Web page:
By Carey Taylor
We rode together, you and I down that blanketed coastal road.
Port Orford to Bandon and back again. Me, at the front
of the bus to not get queasy. You, inside the ocean
of my belly. In the beginning, we knew nothing of charred ground.
What came before. What would come after. But after
losing your father and now me, you will track back
to the same ground we bumped along so many years ago.
You will discover Bandon burned to the ground before
you were born. Realize not all fires can be contained,
nor are all fires lethal. You will stand outside the hospital
where I delivered the pomegranate burn of you. See a girl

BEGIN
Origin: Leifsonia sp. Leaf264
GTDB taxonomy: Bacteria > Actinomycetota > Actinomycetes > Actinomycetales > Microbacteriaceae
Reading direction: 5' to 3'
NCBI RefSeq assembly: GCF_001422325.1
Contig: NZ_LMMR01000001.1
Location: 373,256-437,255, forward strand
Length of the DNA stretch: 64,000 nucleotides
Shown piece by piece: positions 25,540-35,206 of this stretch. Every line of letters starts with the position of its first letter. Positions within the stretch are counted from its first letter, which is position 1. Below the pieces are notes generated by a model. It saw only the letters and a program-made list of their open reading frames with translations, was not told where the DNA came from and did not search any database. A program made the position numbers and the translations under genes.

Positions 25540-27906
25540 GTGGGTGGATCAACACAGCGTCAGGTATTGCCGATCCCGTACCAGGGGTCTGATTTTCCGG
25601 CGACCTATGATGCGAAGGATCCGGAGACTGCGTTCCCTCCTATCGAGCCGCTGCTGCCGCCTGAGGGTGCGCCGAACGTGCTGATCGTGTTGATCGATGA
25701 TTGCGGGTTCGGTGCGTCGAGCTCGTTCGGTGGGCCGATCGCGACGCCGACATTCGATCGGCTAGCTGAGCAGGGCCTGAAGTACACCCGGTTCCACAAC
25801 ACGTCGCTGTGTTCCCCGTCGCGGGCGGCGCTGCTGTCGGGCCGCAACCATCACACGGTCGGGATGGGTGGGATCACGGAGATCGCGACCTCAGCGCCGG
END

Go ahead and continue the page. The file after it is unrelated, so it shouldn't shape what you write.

inside a girl. I know now, our words were door slams
that startled you. Sometimes red tail-lights. Always
the smell of horse. I see how hard you tried to wet the house
from ember. Control the burn. But honey, not even pandemic,
protest, or homeland burning has stopped us. You may forgive us.
You may not. Either way, you will find solace in the sanctuary
you ran to as a girl—among fireweed, vine maple, soft green
of huckleberry, hummingbird, in the purple bell of foxglove.
Copyright Taylor 2022